The New York Times has published a close look at what makes Appleis Mac mini a mini Mac. In his "How it works" column for the newspaper, Ian Austen looked at the components and design that went into making the Mac mini small, yet quiet, and spoke to Apple execs for additional details on how and why Apple made the decisions it did.
Mr. Austen started his explanation by going back to the early 1980s, when he said that IBMis emerging dominance with its Personal Computer squelched all other efforts to introduce style and design to computers.
"The simplest way today to create a computer as small as the Mini," he wrote, "would be piecing it together with miniaturized parts designed for laptop computers. But Philip Schiller, senior vice president for worldwide product marketing at Apple, says that despite the decline in the costs of such components, many of them remain too expensive for a $500 computer."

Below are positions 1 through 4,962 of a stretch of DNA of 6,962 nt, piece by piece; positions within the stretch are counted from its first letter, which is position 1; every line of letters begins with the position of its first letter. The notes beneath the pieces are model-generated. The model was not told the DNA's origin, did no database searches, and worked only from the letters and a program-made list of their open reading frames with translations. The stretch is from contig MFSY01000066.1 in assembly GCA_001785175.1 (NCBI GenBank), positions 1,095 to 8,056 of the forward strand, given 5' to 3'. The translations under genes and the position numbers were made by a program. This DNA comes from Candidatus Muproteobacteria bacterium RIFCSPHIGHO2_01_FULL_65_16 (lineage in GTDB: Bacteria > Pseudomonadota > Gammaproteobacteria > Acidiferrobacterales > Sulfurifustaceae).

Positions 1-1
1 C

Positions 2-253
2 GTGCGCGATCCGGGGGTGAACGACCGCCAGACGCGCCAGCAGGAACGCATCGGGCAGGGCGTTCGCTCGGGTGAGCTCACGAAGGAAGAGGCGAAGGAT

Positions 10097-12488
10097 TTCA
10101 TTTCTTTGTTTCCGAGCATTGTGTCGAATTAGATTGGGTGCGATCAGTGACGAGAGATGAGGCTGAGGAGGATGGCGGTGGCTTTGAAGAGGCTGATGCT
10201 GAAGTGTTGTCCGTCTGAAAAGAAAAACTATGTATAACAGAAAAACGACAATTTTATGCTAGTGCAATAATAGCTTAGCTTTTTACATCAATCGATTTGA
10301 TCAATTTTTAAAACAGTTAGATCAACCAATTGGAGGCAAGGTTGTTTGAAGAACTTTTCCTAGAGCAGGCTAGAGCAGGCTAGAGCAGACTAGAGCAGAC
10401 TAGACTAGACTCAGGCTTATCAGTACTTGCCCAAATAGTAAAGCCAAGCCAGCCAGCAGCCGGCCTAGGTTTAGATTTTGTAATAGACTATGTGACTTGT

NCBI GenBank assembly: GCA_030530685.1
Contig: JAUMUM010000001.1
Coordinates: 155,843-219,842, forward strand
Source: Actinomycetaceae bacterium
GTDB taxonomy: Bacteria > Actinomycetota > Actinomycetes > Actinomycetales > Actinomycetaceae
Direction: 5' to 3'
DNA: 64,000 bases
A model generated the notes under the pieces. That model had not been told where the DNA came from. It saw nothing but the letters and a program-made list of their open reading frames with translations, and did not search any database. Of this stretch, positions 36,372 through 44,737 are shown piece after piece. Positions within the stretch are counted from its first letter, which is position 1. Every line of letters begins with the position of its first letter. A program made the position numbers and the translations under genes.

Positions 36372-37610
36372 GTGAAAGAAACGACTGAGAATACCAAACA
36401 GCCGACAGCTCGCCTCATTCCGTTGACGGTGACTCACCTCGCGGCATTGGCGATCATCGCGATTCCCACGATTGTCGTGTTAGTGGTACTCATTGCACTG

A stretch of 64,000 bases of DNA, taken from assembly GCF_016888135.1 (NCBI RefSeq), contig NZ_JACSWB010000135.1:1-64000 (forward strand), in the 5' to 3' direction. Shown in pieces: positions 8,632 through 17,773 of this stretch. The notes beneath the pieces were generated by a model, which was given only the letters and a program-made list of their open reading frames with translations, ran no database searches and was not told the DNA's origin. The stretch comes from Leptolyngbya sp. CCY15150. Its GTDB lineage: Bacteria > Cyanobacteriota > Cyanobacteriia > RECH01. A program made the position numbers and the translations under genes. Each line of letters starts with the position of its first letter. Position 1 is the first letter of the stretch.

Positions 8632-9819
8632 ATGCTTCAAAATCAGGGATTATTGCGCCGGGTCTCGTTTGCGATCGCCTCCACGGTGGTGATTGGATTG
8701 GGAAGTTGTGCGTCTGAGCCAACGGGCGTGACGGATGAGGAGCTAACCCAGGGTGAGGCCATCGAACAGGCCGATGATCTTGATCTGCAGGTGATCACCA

Accordingly, Apple approached the design around the assumption that most users would only upgrade their RAM at purchase, and that most people would expand their computers through USB and FireWire.
Other topics explored are how Apple keeps the Mac mini cool, and the fact that Apple does allow users to open up the Mac mini to add their own memory, "provided they do not damage anything in the process."
This information will not be new to denizens of the Mac Web, but for a mainstream audience, the article offers yet more exposure to the Mac platform, and Appleis inexpensive consumer Mac, to an audience not at all versed in such concepts.
Note that the New York Times requires a free subscription.